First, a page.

In January 2011 I moved to Sydney, and wrote a post about my first impressions of living in Australia. I’ve now been back in Auckland for three months and have learnt a few things from moving away, and coming home again.
We don’t need much stuff
Packing to move away was one thing, but packing to return to New Zealand was a whole different story. I got rid of SO. MUCH. STUFF. We really don’t need much, and for those of us who are likely to move again in the future, the idea of accumulating lots of things is a not an attractive one.
You adapt to your environment
When I first arrived in Sydney, ordering a ‘trim cap’ in a Kiwi accent just didn’t cut it. So, I soon found myself asking for a ‘skinny cap’ to be understood. This conscious change gradually spilt over to most words that contained ‘i’ or ‘e’ sounds. Having lived in the eastern suburbs of Sydney, I also found myself starting yoga, spending my weekends in gym gear, making green smoothies and eating kale chips.
You’re not afraid of spiders anymore
After close encounters with orb and huntsman spiders, a daddy long legs has about the same scare power as an ant.
You gain a new level of independence
Time alone and distance from people who shaped your thoughts historically leads to a new level of independent thinking. You meet people whose backgrounds are significantly different to yours, and gain insights from environments you’d never been exposed to.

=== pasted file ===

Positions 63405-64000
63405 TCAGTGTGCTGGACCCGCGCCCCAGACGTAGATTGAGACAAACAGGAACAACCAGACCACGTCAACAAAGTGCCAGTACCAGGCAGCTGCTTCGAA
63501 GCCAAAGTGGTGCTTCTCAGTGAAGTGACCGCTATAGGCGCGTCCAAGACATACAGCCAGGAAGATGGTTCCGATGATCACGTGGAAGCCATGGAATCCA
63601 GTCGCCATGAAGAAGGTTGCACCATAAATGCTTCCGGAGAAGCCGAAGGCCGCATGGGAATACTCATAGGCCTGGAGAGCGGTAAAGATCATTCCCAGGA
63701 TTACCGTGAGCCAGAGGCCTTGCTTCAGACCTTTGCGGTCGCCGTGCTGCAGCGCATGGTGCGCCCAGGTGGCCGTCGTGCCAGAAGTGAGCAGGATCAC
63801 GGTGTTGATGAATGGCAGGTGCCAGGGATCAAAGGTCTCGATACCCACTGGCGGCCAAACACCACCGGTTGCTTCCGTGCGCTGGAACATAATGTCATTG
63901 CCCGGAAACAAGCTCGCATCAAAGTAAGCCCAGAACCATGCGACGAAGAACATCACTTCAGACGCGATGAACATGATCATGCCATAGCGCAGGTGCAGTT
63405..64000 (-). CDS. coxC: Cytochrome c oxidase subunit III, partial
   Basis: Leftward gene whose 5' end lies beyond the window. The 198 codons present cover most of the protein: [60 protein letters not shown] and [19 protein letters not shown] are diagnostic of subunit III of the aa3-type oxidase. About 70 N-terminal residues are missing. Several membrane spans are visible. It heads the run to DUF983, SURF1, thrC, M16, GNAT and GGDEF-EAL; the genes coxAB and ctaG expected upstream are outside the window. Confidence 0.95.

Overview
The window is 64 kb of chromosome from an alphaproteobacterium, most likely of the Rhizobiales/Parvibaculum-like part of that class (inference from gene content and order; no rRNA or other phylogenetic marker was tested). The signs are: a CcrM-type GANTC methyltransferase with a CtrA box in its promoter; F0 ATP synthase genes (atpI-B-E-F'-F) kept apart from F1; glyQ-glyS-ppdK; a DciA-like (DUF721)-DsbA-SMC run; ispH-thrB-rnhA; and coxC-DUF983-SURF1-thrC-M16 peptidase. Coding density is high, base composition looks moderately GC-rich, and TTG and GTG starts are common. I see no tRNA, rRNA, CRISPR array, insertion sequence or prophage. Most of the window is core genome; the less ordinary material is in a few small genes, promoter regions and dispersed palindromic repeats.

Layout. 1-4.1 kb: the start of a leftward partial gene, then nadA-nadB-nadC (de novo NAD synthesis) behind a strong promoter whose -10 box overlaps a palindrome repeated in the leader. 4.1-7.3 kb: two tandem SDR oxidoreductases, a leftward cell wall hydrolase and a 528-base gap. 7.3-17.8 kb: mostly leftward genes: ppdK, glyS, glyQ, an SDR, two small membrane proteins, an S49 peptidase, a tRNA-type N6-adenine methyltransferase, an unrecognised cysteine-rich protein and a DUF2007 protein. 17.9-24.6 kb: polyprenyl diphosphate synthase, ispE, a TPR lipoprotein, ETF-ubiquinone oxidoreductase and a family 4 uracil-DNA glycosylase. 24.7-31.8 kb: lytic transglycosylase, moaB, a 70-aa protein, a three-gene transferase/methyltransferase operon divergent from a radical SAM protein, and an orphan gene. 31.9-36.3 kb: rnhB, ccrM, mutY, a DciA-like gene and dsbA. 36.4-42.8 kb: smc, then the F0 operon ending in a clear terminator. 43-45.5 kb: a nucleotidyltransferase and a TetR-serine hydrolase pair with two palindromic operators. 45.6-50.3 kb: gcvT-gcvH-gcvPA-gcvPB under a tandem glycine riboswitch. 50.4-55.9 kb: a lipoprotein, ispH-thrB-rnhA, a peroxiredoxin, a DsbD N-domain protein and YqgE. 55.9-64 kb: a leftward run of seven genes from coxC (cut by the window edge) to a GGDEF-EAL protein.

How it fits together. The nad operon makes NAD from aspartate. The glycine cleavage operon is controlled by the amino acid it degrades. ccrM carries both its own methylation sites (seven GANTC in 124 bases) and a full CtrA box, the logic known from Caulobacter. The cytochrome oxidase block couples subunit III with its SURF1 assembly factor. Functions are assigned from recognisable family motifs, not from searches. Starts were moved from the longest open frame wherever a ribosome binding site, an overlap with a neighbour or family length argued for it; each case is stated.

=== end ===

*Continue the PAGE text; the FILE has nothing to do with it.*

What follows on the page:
You are who you spend time with
As the quote goes, ‘you are the average of the five people you spend the most time with’. Thanks to my flatmates Claire, Jo and Nicole, I became a little more driven, manicured, fashionable and motivated in the kitchen. And I mean manicured in the literal sense – weekend brunching and walks to the nail salon are some of life’s simple pleasures!
You become an expert in communication
Most of your good friends and loved ones aren’t in the same time zone and you may only see them a few times a year, if that. But with a bit of juggling, keeping in touch when apart is easy with Skype, Whatsapp, Facebook and Snapchat. But you have to plan for it.
You get better at asking for things
Kiwis are generally agreeable and like to go with the flow. Australians are generally better at piping up about their expectations and things they want. Well – they’re better at piping up in general! But this forward confidence is admirable and is a useful characteristic to have.
Special friends become your family
When times are tough or there’s reason to celebrate, your flatmates, workmates and closest friends become your family. They’re there for support, for festivities and for adventures. Personal relationships are what life’s about.
Your priorities change over time
My time in Sydney was phenomenal. I wouldn’t change a thing. It contained some of the most challenging moments, but also some of the most enjoyable. It was a great time but about a year ago I realised that my priorities were changing and my environment needed to change as well. And that was a lesson in itself – to be aware of your evolving needs and changing the things that aren’t working for you anymore.